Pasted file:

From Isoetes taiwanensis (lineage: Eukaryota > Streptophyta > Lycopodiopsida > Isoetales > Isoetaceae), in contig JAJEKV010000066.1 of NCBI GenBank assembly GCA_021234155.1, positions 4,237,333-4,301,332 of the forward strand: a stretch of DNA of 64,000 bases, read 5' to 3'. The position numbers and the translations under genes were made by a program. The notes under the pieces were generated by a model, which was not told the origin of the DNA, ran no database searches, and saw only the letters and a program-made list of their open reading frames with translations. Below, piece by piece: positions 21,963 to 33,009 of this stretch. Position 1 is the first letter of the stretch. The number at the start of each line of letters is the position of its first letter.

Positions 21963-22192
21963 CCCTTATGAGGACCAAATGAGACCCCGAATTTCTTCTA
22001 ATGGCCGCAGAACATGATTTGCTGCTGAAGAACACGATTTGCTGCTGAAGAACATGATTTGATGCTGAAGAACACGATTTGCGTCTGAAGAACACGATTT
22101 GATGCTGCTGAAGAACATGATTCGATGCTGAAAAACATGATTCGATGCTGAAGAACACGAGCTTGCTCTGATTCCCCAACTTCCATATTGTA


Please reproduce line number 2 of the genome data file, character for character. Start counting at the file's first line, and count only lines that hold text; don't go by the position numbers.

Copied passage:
Positions 21963-22192